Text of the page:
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Pentagon walks fine line in 2008 campaign

  • Story Highlights
  • Military official: McCain's stops at Navy bases prompted Pentagon discussions
  • The stops were part of McCain's "Service to America" tour
  • Pentagon recently updated a directive on restrictions on military campaigning
  • Candidates have long been barred from campaigning at military installations
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From Barbara Starr
CNN Pentagon Correspondent
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WASHINGTON (CNN) -- Stops by Sen. John McCain at U.S. Navy bases this week prompted internal Navy and Pentagon discussions, according to a military official with direct knowledge of the discussions.

The official said the discussions regarding the McCain appearances, including Wednesday's speech and private meetings at the Naval Academy in Annapolis, Maryland, where his son is midshipman, "were not contentious" and there is no allegation of any wrongdoing.

The staff discussions came as the Pentagon recently updated a military directive spelling out restrictions on the U.S. military during political campaigning.

Candidates for office have long been prohibited from engaging in political activities at U.S. military installations or using U.S. military personnel in their political appearances. Presidential campaign staffs generally are very familiar with these military rules.

The stops were part of McCain's "Service to America" tour, which kicked off on Monday and were approved by the Pentagon office of general counsel

With Department of Defense rules prohibiting political campaigning on military bases, it was determined that in some cases McCain could visit the installations as a senator but could not engage in any political activity or have news media present.

McCain campaign officials said Thursday they intentionally did not campaign on military property.

"We follow the rules," said senior McCain adviser Steve Schmidt.

Because all three presidential candidates are sitting senators, DoD officials have privately noted for some weeks that the whole matter of drawing the line between Senate business and campaigning is sensitive.

A U.S. Army official told CNN there are no pending requests from any of the campaigns to visit Army bases at this time. He noted that Sen. Barack Obama recently visited Fayetteville, North Carolina, but did not go to Fort Bragg; and Sen. Hillary Clinton visited Killeen, Texas, but did not go to Fort Hood.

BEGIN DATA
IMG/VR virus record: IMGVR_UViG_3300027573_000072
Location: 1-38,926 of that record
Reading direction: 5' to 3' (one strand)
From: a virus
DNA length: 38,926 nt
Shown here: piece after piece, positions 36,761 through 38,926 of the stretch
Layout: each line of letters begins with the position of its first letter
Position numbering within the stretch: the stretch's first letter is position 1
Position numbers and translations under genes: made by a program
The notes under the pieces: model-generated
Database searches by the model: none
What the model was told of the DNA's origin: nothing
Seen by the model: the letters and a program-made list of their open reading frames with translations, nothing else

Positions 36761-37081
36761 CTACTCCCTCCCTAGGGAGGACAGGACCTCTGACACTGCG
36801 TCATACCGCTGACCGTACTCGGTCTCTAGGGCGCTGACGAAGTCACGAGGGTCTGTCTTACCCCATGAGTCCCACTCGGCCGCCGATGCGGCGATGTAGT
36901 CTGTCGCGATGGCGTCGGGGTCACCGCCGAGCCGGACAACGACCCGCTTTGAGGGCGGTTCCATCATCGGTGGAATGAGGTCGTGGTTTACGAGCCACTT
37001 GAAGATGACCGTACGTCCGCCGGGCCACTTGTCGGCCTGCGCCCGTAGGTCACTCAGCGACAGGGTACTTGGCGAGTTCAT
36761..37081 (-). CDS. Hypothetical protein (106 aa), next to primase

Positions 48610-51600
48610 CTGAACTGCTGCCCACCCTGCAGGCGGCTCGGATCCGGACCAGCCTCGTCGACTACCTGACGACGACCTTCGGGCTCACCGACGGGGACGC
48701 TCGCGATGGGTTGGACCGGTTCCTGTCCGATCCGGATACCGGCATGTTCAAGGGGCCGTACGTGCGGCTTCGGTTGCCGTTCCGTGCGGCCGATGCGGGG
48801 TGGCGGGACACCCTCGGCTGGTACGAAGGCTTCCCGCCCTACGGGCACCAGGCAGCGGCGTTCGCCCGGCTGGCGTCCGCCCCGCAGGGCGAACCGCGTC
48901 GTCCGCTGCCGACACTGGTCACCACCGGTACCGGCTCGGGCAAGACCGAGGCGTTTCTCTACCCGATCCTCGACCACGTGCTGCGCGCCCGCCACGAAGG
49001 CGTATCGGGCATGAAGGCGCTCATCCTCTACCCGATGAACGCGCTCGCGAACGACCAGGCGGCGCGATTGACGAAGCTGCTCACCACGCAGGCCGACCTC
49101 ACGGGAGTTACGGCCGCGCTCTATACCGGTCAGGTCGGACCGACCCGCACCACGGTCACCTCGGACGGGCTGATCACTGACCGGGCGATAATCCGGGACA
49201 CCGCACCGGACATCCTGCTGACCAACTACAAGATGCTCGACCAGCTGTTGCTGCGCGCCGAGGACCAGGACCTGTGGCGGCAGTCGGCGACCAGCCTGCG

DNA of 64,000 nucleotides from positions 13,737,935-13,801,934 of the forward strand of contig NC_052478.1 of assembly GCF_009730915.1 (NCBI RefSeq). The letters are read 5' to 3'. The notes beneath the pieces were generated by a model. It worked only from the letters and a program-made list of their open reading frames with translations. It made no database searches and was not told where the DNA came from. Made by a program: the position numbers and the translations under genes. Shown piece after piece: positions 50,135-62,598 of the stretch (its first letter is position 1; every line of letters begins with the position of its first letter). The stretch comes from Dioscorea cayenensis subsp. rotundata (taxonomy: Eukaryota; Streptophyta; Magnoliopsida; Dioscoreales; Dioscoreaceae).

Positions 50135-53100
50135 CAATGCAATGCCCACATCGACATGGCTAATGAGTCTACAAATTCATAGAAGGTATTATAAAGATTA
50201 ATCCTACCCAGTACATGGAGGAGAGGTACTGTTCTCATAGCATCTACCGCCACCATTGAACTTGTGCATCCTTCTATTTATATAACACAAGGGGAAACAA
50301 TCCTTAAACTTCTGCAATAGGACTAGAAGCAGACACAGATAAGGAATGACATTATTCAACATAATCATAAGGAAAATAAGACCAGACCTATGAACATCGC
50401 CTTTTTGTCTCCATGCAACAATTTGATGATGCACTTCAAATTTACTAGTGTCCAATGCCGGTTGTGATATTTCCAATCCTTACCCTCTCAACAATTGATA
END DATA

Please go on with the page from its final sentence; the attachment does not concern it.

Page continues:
For his Wednesday visit to the U.S. Naval Academy -- of which he is a graduate -- McCain was allowed to make a political appearance at the academy's football stadium because it is privately owned property and is not owned or run by the U.S. military.

Earlier in the day, when McCain had breakfast with midshipmen on academy grounds, it was closed to the press and considered a private event. Video Watch McCain speak at the Naval Academy »

The military spokesman points out that any U.S. senator could also request to visit the academy or any military installation.

But the Navy declined a McCain campaign request to speak at the Naval Aviation Museum at the naval base in Pensacola, Florida, because it is a military owned installation and is located on the base, the official said.

McCain did attend an airshow over the weekend at the Navy base in Meridian, Mississippi, because it was open to the general public. But he declined to answer political questions from reporters traveling with him. Video Watch Dana Bash's one-on-one interview with McCain »

In his remarks in Meridian, McCain focused on how his upbringing and his family's military history shaped his views for the future.

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"By all accounts, the McCains of Carroll County were devoted to one another and their traditions; a lively, proud and happy family on the Mississippi Delta," McCain said, describing the area considered his "ancestral home."

McCain, became the presumptive GOP presidential nominee following the March 4 primaries. E-mail to a friend E-mail to a friend

CNN's Dana Bash contributed to this report.

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